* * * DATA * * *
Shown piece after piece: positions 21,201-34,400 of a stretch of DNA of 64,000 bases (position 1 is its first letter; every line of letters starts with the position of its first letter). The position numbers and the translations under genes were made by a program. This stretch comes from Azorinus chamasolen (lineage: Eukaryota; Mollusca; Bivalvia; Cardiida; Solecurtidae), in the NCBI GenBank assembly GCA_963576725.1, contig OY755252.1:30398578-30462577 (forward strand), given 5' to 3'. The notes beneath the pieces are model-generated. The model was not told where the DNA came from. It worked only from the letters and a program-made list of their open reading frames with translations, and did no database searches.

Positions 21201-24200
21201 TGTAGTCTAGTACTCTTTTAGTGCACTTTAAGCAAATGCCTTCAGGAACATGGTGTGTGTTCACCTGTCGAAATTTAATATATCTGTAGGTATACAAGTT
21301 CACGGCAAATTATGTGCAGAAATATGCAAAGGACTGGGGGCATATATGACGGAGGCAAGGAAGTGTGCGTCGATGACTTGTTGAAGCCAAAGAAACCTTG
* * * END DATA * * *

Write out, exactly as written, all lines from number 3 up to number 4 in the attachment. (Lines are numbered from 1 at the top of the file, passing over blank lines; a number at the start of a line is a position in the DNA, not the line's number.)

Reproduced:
21201 TGTAGTCTAGTACTCTTTTAGTGCACTTTAAGCAAATGCCTTCAGGAACATGGTGTGTGTTCACCTGTCGAAATTTAATATATCTGTAGGTATACAAGTT
21301 CACGGCAAATTATGTGCAGAAATATGCAAAGGACTGGGGGCATATATGACGGAGGCAAGGAAGTGTGCGTCGATGACTTGTTGAAGCCAAAGAAACCTTG